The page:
Shirley is a 10 year old child inside a 40 year old body. Who needs her? Who would choose to associate with our poor, deformed neighbor who struggles with every step? Who wants to hang out with some of the people we work with who have next to nothing going for them? This is a difficult concept for Christians to learn.
The Church is not a club grouped together because we're nice, stimulating, easy to get along with people. Being a Christian community is hard and takes much more than a casual commitment. We just don't like to be around people who add nothing to our lives but discomfort. But here we have Jesus' command to love each other--the poor, the blind, the ornery, the ungrateful and the unlovely--as he loved us when we were poor, blind, ornery, ungrateful and unlovely.
When we do this, Jesus has promised us joy. His joy. Complete joy. I think down deep we understand this and have experienced it. Such as in times when we forgot about our own wants and lost ourselves in a meaningful connection with someone else. Here's one example. After the last flood that came through Manheim, I was randomly assigned to help a stranger clean out her ruined basement. It was very hard work, but as I walked home that day I knew the joy Jesus was talking about.
John 15:13-15, NIV13 "Greater love has no one than this, that he lay down his life for his friends. 14 You are my friends if you do what I command. 15 I no longer call you servants, because a servant does not know his master's business. Instead, I have called you friends, for everything that I learned from my Father I have made known to you."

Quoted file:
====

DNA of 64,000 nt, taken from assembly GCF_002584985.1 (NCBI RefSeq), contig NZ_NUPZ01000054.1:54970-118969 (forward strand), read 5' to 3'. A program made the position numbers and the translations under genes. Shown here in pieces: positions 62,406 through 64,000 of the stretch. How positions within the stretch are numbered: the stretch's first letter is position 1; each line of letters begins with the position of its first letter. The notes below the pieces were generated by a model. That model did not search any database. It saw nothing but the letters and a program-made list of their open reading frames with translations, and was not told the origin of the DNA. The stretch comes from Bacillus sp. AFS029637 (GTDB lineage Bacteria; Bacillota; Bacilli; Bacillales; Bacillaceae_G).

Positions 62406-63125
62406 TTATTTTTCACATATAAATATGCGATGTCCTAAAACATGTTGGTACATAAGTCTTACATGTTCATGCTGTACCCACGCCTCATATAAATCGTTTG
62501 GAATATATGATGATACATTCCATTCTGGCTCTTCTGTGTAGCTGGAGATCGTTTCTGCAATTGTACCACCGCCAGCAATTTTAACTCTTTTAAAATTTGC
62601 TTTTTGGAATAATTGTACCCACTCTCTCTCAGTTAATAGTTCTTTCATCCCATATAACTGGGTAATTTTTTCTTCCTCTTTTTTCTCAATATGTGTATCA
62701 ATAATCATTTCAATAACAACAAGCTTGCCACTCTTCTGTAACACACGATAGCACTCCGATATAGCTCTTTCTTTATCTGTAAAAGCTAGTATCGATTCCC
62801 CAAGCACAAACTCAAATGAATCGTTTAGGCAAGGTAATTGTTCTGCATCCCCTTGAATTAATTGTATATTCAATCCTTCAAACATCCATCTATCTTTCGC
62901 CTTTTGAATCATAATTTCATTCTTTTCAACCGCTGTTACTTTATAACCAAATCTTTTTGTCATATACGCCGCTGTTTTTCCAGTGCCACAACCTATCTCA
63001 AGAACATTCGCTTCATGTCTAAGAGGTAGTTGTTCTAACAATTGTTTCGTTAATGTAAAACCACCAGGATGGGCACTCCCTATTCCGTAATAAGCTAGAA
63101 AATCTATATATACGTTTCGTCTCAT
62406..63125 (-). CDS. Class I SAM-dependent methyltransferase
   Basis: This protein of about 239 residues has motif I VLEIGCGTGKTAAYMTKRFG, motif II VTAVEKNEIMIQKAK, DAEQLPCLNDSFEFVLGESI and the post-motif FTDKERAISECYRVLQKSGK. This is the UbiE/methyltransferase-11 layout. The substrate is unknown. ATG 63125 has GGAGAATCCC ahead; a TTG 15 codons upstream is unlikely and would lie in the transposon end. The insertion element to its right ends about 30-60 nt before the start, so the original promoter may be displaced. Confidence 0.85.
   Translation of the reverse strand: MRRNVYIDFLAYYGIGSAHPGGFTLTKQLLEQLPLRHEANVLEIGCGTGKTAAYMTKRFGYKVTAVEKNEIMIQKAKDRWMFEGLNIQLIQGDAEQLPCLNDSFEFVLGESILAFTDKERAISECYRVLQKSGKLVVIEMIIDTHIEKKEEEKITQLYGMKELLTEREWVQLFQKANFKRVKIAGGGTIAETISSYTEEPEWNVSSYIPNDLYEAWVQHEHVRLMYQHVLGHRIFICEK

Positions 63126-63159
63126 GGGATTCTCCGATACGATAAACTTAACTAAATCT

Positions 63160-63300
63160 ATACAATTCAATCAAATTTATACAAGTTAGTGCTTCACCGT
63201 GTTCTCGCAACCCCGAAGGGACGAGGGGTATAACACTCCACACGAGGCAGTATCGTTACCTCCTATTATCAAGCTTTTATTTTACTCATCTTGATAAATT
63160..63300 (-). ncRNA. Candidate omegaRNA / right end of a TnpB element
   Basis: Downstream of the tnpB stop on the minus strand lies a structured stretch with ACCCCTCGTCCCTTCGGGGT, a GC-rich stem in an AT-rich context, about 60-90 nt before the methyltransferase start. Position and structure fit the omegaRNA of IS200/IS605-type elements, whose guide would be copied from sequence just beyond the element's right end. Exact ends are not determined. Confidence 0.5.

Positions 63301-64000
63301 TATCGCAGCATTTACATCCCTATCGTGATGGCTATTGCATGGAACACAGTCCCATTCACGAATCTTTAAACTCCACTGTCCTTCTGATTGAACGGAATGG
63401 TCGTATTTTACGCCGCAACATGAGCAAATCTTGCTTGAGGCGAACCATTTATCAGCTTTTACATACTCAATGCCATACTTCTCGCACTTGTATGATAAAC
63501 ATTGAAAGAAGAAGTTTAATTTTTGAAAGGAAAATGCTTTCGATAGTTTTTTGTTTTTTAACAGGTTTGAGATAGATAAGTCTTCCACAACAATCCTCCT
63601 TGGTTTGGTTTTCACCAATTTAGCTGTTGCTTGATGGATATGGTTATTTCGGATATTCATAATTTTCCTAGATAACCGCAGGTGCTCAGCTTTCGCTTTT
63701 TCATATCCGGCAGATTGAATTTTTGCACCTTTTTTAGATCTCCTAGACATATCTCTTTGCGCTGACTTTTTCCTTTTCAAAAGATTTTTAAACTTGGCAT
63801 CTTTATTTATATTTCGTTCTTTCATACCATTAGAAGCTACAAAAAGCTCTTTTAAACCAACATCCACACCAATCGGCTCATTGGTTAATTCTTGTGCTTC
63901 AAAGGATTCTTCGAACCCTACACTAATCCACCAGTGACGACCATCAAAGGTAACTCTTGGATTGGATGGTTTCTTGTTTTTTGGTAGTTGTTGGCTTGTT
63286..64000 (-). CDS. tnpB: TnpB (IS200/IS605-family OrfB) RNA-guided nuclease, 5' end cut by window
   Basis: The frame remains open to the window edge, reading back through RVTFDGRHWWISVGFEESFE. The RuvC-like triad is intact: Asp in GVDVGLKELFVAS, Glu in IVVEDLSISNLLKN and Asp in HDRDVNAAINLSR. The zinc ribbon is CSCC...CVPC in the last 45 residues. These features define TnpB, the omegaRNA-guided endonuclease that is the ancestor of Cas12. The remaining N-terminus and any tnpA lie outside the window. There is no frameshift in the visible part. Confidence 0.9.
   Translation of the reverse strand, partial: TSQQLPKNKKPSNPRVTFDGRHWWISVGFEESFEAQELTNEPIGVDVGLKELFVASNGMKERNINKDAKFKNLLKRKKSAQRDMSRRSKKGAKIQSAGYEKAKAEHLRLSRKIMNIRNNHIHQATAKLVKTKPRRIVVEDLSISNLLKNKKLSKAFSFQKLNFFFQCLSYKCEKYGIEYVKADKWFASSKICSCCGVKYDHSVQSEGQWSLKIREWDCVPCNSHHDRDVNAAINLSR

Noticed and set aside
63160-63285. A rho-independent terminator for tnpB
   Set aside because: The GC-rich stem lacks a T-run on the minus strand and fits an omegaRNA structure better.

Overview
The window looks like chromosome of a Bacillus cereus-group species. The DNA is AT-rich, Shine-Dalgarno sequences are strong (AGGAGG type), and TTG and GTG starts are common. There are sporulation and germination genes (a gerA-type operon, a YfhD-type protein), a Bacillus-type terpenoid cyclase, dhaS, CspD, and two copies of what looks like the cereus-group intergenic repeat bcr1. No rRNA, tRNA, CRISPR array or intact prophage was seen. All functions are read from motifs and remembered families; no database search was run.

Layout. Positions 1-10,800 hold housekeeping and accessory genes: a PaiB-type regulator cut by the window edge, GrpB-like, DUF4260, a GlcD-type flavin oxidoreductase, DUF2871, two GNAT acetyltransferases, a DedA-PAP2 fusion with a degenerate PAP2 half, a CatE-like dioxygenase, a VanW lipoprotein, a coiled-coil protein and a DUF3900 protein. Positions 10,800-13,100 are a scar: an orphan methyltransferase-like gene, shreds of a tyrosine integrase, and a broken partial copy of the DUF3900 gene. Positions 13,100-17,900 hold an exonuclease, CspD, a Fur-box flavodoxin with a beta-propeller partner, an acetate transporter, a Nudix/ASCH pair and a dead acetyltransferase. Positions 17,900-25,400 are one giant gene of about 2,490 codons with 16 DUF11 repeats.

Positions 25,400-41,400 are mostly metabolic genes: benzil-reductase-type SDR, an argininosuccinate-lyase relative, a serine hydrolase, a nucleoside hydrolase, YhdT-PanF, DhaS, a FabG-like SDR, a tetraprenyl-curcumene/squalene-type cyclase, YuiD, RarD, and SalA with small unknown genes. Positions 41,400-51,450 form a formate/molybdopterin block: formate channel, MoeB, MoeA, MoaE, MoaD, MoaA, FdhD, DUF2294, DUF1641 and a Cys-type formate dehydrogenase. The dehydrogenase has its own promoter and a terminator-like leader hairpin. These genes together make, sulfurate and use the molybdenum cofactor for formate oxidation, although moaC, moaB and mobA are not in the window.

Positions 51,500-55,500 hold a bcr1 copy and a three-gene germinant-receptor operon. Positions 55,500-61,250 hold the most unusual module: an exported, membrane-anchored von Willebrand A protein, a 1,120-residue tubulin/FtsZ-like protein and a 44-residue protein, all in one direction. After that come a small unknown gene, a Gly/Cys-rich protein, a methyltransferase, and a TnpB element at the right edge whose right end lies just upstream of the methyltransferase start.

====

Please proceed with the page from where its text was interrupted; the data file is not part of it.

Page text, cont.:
January 8, 2012What is the greatest possible blessing, or compliment? To be called a friend of Jesus. Jesus not only laid down his life for his friends. He did so for his enemies, too. Who was it who said theway to be rid of your enemies is to make them your friends
One never knows ahead of time how he or she will react in an emergency. I don't know if I would give my life to save another one. I like to think, though, that since I am approaching my 7th decade, that I would step aside and give younger people preference if I ever found myself in a situation where only some could be rescued. But who knows how they would react.
Love turns servants into friends. Every year a group of construction workers and helpers from our local congregation travel south on what is known as the Appalachian Service Project. When they return home and report on their happenings, it becomes clear it might better be named the Appalachian Friendship Project. When strangers become friends, there is much joy.
Within the intimacy of friendship, secrets are shared. Things not known by the general public are confided to friends. Jesus did that with his disciples. Everything he learned from the Father he revealed to them.
John 15:16-17, NIV16 "You did not choose me, but I chose you and appointed you to go and bear fruit--fruit that will last. Then the Father will give you whatever you ask in my name. 17 This is my command: Love each other."